Turkish Prime Minister Recep Tayyip Erdogan said his government would go ahead with controversial plans to overhaul a small park in central Istanbul, despite mass protests against the redevelopment in Taksim Square.
Speaking to reporters in Tunis after a meeting with his Tunisian counterpart on Thursday, Erdogan said some groups were manipulating what had started as an environmental protest.
"Among the protesters, there are extremists, some of them implicated in terrorism," he told reporters.
Turkish PM also added that those who caused damage as part of the Taksim Gezi Park protests were the same as those who attacked he US embassy in Ankara four months ago, in which one security guard and one attacker were killed. Ecevit Sanli, a member of the outlawed Revolutionary People’s Liberation Party/Front (DHKP/C), conducted the attack.
No outright apology
On the alleged excessive use of force against those protesting, Erdogan did not make an outright apology, and said that "the neccessary words" of regret had already been said by his deputy.
|Al Jazeera talks to MP Bilal Macit of Turkey's ruling party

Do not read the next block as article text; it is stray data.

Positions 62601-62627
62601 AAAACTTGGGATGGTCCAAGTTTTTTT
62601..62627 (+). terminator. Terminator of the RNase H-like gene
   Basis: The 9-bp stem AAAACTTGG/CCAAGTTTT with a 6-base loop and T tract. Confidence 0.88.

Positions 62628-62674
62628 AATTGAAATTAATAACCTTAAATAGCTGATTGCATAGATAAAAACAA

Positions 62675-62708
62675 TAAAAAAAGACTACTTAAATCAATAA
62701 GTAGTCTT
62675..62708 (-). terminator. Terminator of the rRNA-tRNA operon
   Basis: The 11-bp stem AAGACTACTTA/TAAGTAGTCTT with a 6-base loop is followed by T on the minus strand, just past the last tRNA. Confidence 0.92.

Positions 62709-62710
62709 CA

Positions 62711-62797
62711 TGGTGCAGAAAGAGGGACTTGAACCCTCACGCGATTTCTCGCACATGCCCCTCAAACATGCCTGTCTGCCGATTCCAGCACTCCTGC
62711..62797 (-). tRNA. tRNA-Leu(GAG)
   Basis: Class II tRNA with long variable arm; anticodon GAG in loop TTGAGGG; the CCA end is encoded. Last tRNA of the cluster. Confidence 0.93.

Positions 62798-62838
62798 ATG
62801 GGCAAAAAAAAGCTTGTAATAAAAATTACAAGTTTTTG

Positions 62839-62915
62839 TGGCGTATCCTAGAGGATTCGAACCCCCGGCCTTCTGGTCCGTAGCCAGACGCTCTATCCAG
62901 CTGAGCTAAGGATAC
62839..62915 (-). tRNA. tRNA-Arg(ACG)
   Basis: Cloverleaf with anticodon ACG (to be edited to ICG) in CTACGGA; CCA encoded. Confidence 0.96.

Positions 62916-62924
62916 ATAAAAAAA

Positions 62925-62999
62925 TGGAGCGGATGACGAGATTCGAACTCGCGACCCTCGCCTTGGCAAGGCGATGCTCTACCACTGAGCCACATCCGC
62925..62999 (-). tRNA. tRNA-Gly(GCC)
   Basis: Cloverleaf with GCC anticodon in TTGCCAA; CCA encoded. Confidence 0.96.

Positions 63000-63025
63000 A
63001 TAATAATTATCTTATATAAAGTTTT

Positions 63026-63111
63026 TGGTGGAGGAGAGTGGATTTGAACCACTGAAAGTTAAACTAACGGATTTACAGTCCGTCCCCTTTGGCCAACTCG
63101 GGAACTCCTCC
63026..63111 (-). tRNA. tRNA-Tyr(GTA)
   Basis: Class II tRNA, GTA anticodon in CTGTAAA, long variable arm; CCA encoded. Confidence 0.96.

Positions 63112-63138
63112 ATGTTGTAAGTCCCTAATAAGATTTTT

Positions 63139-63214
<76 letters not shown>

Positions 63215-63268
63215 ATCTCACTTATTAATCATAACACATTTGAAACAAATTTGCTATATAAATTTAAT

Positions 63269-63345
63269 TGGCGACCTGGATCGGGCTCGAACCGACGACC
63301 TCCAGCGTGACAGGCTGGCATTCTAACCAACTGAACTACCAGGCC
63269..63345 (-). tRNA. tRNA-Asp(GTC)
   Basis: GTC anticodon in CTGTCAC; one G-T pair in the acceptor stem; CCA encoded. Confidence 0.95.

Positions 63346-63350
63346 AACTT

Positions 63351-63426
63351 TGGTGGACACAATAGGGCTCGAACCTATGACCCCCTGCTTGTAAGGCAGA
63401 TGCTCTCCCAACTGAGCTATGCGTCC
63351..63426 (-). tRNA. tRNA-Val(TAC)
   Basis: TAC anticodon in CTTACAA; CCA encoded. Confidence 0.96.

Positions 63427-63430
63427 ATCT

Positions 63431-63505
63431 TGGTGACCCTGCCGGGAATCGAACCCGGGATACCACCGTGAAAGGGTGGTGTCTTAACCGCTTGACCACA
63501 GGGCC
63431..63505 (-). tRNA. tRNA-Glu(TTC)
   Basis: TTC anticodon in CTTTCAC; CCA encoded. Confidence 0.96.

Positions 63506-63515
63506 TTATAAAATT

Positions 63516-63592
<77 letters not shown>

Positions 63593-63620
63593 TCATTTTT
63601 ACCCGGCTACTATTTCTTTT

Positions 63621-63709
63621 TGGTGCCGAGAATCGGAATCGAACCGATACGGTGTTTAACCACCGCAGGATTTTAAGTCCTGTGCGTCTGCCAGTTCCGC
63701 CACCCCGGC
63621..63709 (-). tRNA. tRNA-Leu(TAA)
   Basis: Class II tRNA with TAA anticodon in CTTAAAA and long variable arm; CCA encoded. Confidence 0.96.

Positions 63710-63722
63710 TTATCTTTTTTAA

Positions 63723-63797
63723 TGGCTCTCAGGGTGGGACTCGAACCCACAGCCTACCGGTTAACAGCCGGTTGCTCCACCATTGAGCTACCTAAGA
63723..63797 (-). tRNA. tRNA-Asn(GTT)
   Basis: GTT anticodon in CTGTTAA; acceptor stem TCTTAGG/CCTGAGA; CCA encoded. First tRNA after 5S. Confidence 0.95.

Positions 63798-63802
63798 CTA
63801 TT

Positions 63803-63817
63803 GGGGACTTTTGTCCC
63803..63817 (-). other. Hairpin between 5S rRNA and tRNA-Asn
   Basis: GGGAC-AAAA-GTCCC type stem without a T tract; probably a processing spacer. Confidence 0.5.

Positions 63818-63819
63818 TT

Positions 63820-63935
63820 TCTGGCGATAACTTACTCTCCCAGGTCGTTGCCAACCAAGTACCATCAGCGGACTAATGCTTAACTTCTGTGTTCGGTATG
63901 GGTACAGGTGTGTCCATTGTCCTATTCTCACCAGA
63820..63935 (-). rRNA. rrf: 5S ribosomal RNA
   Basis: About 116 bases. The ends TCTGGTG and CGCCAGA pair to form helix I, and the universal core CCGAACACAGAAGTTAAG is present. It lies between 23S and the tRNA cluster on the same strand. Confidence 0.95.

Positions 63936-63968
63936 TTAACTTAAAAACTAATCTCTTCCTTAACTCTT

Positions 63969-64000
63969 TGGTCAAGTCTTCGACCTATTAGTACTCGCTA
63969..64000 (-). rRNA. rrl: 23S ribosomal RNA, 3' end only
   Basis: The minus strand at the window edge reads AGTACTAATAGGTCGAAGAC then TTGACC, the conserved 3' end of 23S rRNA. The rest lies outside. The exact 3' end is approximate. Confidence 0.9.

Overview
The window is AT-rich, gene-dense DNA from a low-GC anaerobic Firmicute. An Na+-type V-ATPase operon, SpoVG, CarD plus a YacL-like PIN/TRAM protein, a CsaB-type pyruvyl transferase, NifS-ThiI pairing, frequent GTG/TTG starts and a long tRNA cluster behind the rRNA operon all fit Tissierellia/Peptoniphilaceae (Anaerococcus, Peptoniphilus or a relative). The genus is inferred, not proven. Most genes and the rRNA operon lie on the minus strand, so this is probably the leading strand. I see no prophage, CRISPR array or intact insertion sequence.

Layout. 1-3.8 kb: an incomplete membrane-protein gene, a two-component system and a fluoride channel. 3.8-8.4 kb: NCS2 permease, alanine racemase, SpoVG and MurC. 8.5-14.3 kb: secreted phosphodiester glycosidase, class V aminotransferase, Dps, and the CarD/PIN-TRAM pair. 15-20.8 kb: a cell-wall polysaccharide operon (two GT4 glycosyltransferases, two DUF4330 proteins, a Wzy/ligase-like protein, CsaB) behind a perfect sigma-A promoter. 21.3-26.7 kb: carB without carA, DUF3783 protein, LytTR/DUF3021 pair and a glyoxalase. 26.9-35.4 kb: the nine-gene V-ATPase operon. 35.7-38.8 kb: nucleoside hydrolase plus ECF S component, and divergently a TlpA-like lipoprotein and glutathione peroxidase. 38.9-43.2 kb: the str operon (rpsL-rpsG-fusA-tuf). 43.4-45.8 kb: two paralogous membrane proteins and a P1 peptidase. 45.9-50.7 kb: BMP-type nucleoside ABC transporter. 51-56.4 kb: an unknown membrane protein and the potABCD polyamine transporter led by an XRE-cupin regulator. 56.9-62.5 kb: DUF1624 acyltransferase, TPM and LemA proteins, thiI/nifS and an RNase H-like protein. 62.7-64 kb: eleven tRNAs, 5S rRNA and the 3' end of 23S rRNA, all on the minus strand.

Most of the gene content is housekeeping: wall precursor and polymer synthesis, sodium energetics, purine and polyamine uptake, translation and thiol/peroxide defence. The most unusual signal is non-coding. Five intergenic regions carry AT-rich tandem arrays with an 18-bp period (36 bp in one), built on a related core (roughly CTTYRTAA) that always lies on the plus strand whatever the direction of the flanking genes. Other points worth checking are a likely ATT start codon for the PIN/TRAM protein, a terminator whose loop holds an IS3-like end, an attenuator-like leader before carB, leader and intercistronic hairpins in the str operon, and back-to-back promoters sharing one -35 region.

Turkish Deputy Prime Minister Bulent Arinc apologised for the use of excessive force by the police in protests on Tuesday.
"My deputy made the necessary statement and I expressed my sadness over the excessive use of tear gas," said Erdogan, adding that rights can not be acquired by illegal methods.
Al Jazeera's Anita McNaught, reporting from Ankara, said Erdogan also stressed on the amount of vandalism caused by protesters on some infrastructure, saying that it "was scarecely in the name of environmentalism."
Resuming his effort to calm down tension in the country, Turkish President Abdullah Gül called for protesters to “set the streets free.”
However, thousands of anti-government protesters are gathering in Istanbul's Taksim Square ahead of Erdogan's return from a North African tour.
Al Jazeera's Gokhan Yivciger reported earlier that some Turkish artists demanding the government to resign walked to the Gezi Park in the square.
Seven foreign nationals living in Turkey who are accused of helping to provoke the protests are under detention.
Evaluation procedures are continuing into the two Iranian citizens, two French, a Greek, a US citizen and a German, Turkey’s Interior Minister Muammer Güler said on Thursday.
Turkish assets weakened following Erdogan's latest remarks in Tunisia.
The main Istanbul share index fell over 8 percent, while the lira weakened to 1.90 against the dollar following Erdogan's comments.
The protests in Turkey were sparked early June by the police break-up of a sit-in to prevent the demolition of a park in central Istanbul.
The demonstration spiralled into rallies by thousands denouncing what they say is the government's increasingly authoritarian form of governing and its meddling in people's lifestyles.